Kazakhstan : Ainur Kurmanov’s jailing appeal rejected

International campaign continues!

An appeal by socialist activist, Ainur Kurmanov, against his unjust 15 day prison sentence (see previous articles on socialistworld.net) was rejected last week. Ainur continues his protest hunger strike, along with fellow imprisoned activist Esen Ukteshbaev. His plight has been raised by European MEP Joe Higgins (see below) and by the Moscow News newspaper (see below).

Ainur and Esen’s comrades in Kazakhstan sent the following message:

Greetings! Today, May 6, in the city court of Almaty, the appeals brought by Ainur Kurmanov and Esen Ukteshbaev were heard. The court rejected the appeals, leaving the complaints without satisfaction and their decisions without change!

We assumed that the court would refuse like this, BUT, FOR THE FIRST TIME THEY HAVE BROUGHT THEM BACK INTO THE COURT!! Nothing like this has happened before! And this is already a small crack in the system! Thanks to all those who have given support with letters and protests; they have played a very important role! The powers-that-be have begun, if only a tiny bit, to operate according to the law. A big thankyou!

Esen Ukteshbaev will be released on May 10, Ainur Kurmanov on May 12 and we will be meeting them as they come out! They both express many thanks for the support which has arrived from co-workers, comrades and workers from all countries. Today they said this in the court when they were called!

They are feeling well and ready for the further battles for justice!

Protest to OSCE

Below we publish a protest letter sent by Joe Higgins MEP (Socialist Party Ireland) to the Organisation for Security and Cooperation in Europe, over which Kazakhstan is currently presiding.

Mr. Marc Perrin de Brichambaut

Secretary General

Organisation for Security and Co-operation in Europe

Wallnerstrasse 6

1010 Vienna

Austria

04/05/2010

Dear Sir,

We the undersigned group of MEPs wish to bring your attention to the jailing of labour and human rights activists from the Kazakhstan 2012 movement and to express our outrage at this gross infringement of human rights.

It is extremely ironic that Kazakhstan currently holds the chairmanship of the OSCE when, according to the OSCE constitution the organisation, ’Aims to ensure full respect for human rights and fundamental freedoms; to abide by the rule of law; to promote the principles of democracy by building, strengthening and protecting democratic institutions; and to promote tolerance throughout the OSCE region’.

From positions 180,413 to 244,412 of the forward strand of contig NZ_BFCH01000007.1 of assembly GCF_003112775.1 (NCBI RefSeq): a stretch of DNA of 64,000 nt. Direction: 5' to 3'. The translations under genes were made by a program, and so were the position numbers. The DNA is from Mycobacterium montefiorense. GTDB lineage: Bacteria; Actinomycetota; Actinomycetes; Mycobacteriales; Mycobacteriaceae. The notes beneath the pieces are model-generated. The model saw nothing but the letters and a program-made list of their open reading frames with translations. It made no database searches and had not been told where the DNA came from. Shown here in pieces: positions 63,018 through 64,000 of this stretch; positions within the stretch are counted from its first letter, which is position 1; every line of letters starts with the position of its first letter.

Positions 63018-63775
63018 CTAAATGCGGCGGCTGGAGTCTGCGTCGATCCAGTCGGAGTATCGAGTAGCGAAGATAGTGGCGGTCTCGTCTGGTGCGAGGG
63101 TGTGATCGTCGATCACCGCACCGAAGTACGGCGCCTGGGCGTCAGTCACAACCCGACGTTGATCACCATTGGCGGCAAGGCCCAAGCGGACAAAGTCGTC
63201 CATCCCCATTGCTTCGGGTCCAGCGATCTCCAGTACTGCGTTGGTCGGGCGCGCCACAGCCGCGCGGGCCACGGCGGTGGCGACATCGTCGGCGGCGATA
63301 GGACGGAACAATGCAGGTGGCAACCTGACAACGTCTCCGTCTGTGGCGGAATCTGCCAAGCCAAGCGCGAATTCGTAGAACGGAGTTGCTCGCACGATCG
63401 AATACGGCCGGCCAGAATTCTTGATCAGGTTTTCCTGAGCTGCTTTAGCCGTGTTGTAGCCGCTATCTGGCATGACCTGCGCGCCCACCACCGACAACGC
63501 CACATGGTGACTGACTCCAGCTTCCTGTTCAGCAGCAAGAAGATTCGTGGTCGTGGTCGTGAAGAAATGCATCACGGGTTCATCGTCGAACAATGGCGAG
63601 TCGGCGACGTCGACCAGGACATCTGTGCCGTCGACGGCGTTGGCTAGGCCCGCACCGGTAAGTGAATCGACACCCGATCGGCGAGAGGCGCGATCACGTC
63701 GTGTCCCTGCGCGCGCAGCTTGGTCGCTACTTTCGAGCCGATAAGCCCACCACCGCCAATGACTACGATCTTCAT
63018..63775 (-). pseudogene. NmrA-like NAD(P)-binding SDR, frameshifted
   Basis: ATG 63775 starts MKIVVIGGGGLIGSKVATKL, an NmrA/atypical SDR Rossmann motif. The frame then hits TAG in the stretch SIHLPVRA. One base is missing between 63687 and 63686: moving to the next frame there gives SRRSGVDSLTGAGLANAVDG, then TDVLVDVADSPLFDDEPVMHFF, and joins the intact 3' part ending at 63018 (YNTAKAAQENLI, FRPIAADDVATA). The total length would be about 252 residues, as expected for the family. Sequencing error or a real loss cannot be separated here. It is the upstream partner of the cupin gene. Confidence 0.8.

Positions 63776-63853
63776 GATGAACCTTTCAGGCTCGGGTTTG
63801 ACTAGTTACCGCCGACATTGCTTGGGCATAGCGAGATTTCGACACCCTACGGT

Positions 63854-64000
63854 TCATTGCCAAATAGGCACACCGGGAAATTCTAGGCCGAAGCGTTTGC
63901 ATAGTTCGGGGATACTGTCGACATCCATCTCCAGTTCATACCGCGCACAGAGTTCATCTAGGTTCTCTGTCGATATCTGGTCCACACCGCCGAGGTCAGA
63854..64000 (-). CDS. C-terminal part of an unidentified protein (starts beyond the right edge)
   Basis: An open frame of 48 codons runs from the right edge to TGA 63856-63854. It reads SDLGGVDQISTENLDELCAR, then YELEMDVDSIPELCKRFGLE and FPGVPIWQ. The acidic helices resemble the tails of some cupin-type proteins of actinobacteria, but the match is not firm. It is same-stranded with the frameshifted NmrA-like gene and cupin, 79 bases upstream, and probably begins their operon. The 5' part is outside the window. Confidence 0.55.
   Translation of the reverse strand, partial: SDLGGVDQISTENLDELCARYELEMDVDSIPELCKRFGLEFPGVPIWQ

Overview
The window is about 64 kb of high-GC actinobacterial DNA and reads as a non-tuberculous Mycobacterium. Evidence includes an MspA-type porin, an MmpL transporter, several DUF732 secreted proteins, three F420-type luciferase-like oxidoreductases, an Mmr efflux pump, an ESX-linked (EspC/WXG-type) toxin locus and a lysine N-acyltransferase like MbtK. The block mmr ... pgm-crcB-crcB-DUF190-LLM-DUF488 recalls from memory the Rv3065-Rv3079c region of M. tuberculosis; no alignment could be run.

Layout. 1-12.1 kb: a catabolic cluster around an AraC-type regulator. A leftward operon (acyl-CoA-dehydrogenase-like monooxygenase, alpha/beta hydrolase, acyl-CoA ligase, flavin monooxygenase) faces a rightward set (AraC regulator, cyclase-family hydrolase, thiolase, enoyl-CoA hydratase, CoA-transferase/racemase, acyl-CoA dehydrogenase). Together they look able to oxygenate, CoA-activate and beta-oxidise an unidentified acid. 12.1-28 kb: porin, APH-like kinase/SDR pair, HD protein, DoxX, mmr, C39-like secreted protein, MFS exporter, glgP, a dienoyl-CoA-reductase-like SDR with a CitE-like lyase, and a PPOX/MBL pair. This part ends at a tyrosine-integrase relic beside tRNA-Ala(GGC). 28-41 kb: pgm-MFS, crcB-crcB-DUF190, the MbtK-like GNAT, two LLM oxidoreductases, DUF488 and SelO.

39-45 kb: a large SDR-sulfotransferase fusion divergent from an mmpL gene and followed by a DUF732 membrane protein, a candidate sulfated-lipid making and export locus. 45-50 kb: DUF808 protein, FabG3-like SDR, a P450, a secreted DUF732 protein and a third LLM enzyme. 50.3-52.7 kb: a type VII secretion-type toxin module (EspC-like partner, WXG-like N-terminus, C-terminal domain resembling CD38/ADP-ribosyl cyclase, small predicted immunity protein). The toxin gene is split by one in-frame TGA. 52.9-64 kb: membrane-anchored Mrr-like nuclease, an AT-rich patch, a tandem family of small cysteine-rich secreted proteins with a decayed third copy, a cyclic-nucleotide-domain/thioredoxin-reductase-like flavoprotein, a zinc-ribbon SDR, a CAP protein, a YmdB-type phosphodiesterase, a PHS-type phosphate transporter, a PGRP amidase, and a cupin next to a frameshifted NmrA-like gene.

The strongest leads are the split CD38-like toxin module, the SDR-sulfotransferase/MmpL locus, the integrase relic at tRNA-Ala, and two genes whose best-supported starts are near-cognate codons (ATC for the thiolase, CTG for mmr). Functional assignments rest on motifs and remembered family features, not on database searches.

The arrests of Ainur Kurmanov, Esen Ukteshbaev and Vadim Kuramskin of the Kazakhstan 2012 movement are a gross violation of basic democratic rights in Kazakhstan.

One of the jailed activists, Ainur Kurmanov, was arrested for organising an "unsanctioned picket" in front of the Temir Bank. The fact that Ainur was charged with the same offence a few months ago and was acquitted shows clearly the farcical nature of the charge.

Essen was charged with attending a May Day demonstration and Vadim for allegedly breaking his parole conditions which placed undemocratic restrictions on his activities.

It is clear that the jailing of these activists is driven by fear of the developing movements of social protest and independent trade unions in Kazakhstan.

We urge the OSCE to highlight these issues and to demand of the Kazakhstan government to immediately release Ainur Kurmanov, Esen Ukteshbaev and Vadim Kuramskin and to stop the repression of socialists and worker activists in Kazakhstan

Yours Faithfully,

Joe Higgins MEP

Moscow News highlights Ainur’s case

The article below was carried in the ‘Moscow News’ last week:

Could ‘Kazakhbashi’ go next?

Kazakhstan’s authoritarian president, Nursultan Nazarbayev, may be preparing to step down as his country’s rubber-stamp parliament proposed to give him special powers for life as "the leader of the nation".

Under the proposal, Nazarbayev would get immunity from prosecution and control over some policy. The move, which comes right after Kyrgyzstan’s successful popular revolt last month, could pave the way for Nazarbayev to pick a successor.

The Kazakh leader may be in for stern advice from the Kremlin on democratisation, when he comes to Moscow for an informal CIS summit ahead of Victory Day this weekend.

Nazarbayev may be afraid of facing a similar fate as ousted Kyrgyz President Kurmenbek Bakiyev, whose family-dominated regime was rocked by massive protests against corruption.

He has faced severe criticism over human rights and democracy this year, as Kazakhstan is controversially chairing the Organisation for Security and Cooperation in Europe (OSCE).

Nazarbayev has already enacted laws making himself Turkmenbashi-style "president for life" and is cracking down hard on the country’s small opposition, arresting several activists from the "Kazakhstan 2012" alliance, including its leader, Ainur Kurmanov.

Kurmanov, a socialist activist who has led campaigns opposing the demolition of residents’ homes in Almaty, is currently in jail. He has been repeatedly imprisoned over what authorities have described as "unsanctioned protests."

Alexei Malashenko, an expert at the Carnegie Moscow Centre, said that Nazarbayev’s crackdown indicates that "he is afraid. They have the Kyrgyz example to try to avoid. Astana and Almaty are not [as boisterous] as Bishkek, but they are also not as [suppressed] as Uzbekistan."

Nazarbayev has "not groomed a successor, and so whatever successor appears will not be a mediator, and will probably take someone’s side," said Malashenko.

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